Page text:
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No likely data breach from reported Chinese hacking: US

WASHINGTON -- The personal data of thousands of U.S. government workers was not compromised in a recently reported cyber attack, officials said Thursday amid fresh allegations that Chinese hackers accessed computers housing employee information.

The Office of Personnel Management and the Department of Homeland Security too steps to mitigate the possible breach as soon as they learned of it, State Department spokeswoman Jen Psaki said after The New York Times reported that Chinese perpetrators had penetrated computer networks containing personal information on all federal employees in March.

“We have no reason to believe that any personally identifiable information was compromised,” she said, declining to directly confirm the account detailed in the Times.

The White House offered a similar message.

“We have systems in place to deal with these kinds of threats and intrusions, and I know that those systems responded to this incident,” White House spokesman Josh Earnest told reporters.

The paper quoted senior U.S. officials as saying the hackers appeared to be targeting the files of people who had applied for top-security clearances.

It is not yet clear how far the hackers got into the agency's systems. In the databases, people seeking a security clearance list their foreign contacts, previous jobs and personal data such as past drug use.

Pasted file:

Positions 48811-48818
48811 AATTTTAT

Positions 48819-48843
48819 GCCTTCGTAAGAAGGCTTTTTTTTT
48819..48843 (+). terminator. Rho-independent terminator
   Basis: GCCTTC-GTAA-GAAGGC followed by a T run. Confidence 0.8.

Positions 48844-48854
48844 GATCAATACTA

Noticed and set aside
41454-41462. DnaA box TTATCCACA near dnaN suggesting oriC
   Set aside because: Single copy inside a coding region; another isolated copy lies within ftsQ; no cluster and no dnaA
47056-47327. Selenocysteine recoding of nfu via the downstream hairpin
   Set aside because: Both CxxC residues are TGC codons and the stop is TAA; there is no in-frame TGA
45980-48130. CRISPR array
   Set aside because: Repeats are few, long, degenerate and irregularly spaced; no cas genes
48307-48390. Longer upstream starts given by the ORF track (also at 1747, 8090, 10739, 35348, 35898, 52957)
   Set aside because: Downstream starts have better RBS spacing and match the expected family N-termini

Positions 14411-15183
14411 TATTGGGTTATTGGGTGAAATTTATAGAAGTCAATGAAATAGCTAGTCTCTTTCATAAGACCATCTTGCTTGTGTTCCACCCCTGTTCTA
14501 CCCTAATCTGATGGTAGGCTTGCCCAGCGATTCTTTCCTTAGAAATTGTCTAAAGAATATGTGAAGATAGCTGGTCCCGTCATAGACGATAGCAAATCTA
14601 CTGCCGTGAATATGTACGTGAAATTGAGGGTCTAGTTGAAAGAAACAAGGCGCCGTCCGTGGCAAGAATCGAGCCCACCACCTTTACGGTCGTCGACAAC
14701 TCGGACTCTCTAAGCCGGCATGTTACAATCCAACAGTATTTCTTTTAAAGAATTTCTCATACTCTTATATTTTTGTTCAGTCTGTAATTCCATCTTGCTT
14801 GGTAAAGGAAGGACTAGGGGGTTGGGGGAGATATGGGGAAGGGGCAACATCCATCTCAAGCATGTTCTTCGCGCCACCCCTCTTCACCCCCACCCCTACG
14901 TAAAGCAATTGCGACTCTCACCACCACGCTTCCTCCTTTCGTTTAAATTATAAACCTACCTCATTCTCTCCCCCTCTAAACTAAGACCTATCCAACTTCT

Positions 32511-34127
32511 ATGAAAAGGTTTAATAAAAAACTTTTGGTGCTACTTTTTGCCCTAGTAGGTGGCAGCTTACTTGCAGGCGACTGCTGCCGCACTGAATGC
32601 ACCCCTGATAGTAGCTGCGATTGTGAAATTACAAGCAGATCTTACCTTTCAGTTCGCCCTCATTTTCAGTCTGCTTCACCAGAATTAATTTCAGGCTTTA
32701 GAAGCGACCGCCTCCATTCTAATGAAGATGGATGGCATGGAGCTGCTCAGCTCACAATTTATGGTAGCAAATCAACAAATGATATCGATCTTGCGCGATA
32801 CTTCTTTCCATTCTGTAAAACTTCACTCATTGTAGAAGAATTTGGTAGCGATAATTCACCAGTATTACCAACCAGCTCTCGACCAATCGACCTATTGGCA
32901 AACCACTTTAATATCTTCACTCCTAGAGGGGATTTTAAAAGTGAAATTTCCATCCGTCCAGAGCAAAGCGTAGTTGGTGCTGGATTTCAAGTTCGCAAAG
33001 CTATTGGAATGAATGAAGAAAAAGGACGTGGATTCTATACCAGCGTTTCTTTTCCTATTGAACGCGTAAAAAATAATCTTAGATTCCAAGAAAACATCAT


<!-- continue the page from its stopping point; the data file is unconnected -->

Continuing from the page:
The attack was reportedly traced to China, but it unclear if the hackers were connected to the Chinese government.

The report came just as U.S. Secretary of State John Kerry concluded two days of high-stakes talks with Chinese officials in Beijing, where he warned that cyber theft was having a “chilling effect” on U.S. businesses innovation and competitiveness.

China insists that it too is a victim of hacking, and accuses Washington of hypocrisy since it conducts sweeping surveillance around the world.

Washington and Beijing launched a cybersecurity working group last year to help manage and tamp down the rising international threat from cyber espionage.

But Beijing suspended the dialogue in May after the United States accused China of commercial spying and indicted five Chinese military officers for hacking into U.S. companies.

The United States wants the dialogue jump-started.

“We are eager to re-engage through the cyber working group that we have recently established with the Chinese, and that's been long the case before today,” Psaki told reporters.

“We hope that that is something that we can reconvene in the near future.”

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